Twitter Delays Verification Changes Until After Midterm Elections
The proposed changes to Twitter’s verification led to worries concerning the spread of misinformation, especially in the run-up to the midterm elections.
Just days after he became the new owner of Twitter, Elon Musk announced what sounded like a major change and overhauling how verification works. For most of Twitter’s history, a blue checkmark has meant that Twitter has verified that the person is who they say they are. This has applied to celebrities, journalists, brands, politicians, world leaders, and other notable people and companies.
The change, Twitter now says, will make “Twitter Blue” a $7.99-per-month subscription product, providing users with the blue checkmark, as well as other benefits such as coming up higher in search results and replies, while also seeing fewer ads. This would be an expansion of the existing Twitter Blue product.
There had been some concern raised that the change could lead to a misinformation crisis with no way for Twitter users to tell if the person providing the information is who they say they are. However, the New York Times reported over the weekend that the changes will be delayed until after the midterm elections. The Times cited sources from the company, as well as an internal post that they saw.
The new features shipped last week, but the company has not removed the verification checkmarks from those who had them previously.
“Get Twitter Blue for $7.99/month if you sign up now,” Twitter said in the notes for its release. “Blue checkmark: Power to the people: Your account will get a blue checkmark, just like the celebrities, companies, and politicians you already follow.”
“We’ve made the decision to move the launch of this release to Nov. 9, after the election,” a manager working on the product told the Times.
This came after Musk announced on Friday that the company was laying off about half of its staff, with over 3,000 people losing their jobs. Shortly thereafter, multiple media reports stated that Twitter would rehire some of the people it had let go.
At the same time, in reaction to a spate of verified Twitter users who had changed their names to “Elon Musk” or some other variation of his name, Musk announced that the platform would no longer allow users to impersonate others without specifying that it was a parody.
“Going forward, any Twitter handles engaging in impersonation without clearly specifying ‘parody’ will be permanently suspended,” Musk said on Twitter on Sunday. “Previously, we issued a warning before the suspension, but now that we are rolling out widespread verification, there will be no warning,” he added. “This will be clearly identified as a condition for signing up to Twitter Blue.”
Many users mocked this tweet since Musk had vowed to return “free speech” to Twitter, and also that he declared shortly after buying the company that “comedy is now legal on Twitter.”
Impersonation was an issue years before Musk bought the company. In 2018, some Twitter users noticed that their accounts were being locked if they changed their username to any variation of Musk’s name. This included an account called “Italian Elon Musk,” which combined references to Musk’s companies and public persona with an exaggerated Italian accent.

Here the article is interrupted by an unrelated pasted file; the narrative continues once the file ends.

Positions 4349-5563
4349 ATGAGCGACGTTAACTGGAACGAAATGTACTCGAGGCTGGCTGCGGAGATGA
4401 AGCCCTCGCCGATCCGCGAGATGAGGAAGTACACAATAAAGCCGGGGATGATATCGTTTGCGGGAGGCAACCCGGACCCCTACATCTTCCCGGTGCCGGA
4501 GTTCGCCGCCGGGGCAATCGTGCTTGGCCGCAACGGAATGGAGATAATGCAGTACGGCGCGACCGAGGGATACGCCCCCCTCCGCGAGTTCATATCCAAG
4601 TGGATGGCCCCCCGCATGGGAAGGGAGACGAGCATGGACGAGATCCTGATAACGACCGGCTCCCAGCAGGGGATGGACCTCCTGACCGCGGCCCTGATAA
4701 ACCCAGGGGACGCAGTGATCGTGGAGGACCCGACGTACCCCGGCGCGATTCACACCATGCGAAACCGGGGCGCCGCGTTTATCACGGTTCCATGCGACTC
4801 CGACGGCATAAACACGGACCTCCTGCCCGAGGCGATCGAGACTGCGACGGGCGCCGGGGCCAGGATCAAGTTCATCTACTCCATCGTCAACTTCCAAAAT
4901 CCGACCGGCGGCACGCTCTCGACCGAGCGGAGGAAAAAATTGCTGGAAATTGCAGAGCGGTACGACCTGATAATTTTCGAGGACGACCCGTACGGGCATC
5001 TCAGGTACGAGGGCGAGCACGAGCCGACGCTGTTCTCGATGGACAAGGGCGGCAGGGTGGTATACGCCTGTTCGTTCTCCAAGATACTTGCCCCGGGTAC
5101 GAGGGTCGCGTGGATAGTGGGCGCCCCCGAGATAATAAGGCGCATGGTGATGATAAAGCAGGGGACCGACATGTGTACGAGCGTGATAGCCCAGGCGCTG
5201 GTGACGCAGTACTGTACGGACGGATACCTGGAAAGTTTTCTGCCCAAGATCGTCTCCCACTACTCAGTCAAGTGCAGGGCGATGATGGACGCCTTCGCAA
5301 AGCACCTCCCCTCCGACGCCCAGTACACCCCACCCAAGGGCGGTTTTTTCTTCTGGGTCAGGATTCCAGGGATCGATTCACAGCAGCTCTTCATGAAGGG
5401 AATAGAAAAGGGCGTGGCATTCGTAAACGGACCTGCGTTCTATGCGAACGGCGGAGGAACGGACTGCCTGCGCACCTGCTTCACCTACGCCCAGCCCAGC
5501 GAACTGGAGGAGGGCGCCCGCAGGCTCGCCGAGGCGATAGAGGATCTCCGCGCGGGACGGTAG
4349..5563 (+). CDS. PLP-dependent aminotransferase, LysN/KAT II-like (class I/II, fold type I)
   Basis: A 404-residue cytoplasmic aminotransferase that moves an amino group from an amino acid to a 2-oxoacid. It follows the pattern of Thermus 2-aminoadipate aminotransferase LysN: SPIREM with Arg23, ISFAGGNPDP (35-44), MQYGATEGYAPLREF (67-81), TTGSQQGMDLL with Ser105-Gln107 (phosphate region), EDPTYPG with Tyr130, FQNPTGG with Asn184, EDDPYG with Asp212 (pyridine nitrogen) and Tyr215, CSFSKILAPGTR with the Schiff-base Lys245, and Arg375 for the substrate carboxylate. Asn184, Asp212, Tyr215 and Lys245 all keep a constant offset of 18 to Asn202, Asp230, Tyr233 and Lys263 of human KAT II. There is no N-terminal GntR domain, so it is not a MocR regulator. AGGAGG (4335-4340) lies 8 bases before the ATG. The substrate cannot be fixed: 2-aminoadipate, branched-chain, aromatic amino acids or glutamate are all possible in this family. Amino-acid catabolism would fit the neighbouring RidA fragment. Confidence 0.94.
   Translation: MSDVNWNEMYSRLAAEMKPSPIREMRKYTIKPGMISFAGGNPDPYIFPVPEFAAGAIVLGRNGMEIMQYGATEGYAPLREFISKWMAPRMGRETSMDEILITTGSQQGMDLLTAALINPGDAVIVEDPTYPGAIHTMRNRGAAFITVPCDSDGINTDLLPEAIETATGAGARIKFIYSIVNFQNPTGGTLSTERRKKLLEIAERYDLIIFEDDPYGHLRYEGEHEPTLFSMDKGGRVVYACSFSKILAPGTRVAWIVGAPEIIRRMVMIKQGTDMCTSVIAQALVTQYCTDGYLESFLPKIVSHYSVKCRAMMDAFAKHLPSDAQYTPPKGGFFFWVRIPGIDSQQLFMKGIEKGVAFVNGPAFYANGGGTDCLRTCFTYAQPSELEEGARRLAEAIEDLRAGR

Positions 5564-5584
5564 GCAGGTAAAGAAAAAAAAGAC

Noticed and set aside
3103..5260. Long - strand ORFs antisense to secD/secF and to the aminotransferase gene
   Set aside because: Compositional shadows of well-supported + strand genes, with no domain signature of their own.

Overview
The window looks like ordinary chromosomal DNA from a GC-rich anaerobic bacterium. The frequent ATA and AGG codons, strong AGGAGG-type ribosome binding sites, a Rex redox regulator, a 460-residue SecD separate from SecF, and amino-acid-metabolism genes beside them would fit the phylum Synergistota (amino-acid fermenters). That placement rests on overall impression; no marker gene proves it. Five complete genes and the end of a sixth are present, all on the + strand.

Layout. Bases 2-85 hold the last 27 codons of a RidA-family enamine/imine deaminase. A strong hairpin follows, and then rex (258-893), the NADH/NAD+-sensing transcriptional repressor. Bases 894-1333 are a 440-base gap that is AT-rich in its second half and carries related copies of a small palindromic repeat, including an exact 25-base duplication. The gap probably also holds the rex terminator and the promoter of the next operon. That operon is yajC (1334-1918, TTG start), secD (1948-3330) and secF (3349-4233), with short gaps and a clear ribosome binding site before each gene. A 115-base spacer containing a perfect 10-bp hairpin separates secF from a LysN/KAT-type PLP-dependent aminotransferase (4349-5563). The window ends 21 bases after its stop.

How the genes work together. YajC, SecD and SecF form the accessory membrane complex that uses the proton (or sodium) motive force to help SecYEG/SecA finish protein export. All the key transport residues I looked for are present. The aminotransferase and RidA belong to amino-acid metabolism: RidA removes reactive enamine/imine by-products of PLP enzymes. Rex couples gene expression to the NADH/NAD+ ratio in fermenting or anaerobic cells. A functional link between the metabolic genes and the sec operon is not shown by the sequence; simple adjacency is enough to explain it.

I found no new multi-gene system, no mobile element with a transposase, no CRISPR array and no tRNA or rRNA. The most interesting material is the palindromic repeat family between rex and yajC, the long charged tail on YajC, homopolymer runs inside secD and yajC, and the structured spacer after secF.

Last week, Mike Masnick of Techdirt, who has written extensively on the difficulties associated with content moderation, wrote about the many different possible scenarios for Musk, which is similar to those faced by previous networks that tie their platform to free speech ideals.
“It’s kind of a rite of passage for any new social media network,” he wrote. “They show up, insist that they’re the ‘platform for free speech’ without quite understanding what that actually means, and then they quickly discover a whole bunch of fairly fundamental ideas, institute a bunch of rapid (often sloppy) changes… and in the end, they basically all end up in the same general vicinity, with just a few small differences on the margin. Look, I went through it myself. In the early days I insisted that sites shouldn’t do any moderation at all, including my own. But I learned. As did Parler, Gettr, Truth Social and lots of others.”
This includes everything from pressure from local officials to foreign governments to uprisings from the network’s own user base.
“And because I do hope that Musk succeeds and Twitter remains viable, I wanted to see if we might help him (and anyone else) speed run the basics of the content moderation learning curve that most newbies run into. The order of the levels and the seriousness of each can change over time, and how it all fits together may be somewhat different, but, in the end, basically every major social media platform ends up in this same place eventually (the place Twitter was already at when Musk insisted he needed to tear things down and start again).”
Stephen Silver, a technology writer for The National Interest, is a journalist, essayist and film critic, who is also a contributor to The Philadelphia Inquirer, Philly Voice, Philadelphia Weekly, the Jewish Telegraphic Agency, Living Life Fearless, Backstage magazine, Broad Street Review and Splice Today. The co-founder of the Philadelphia Film Critics Circle, Stephen lives in suburban Philadelphia with his wife and two sons. Follow him on Twitter at @StephenSilver.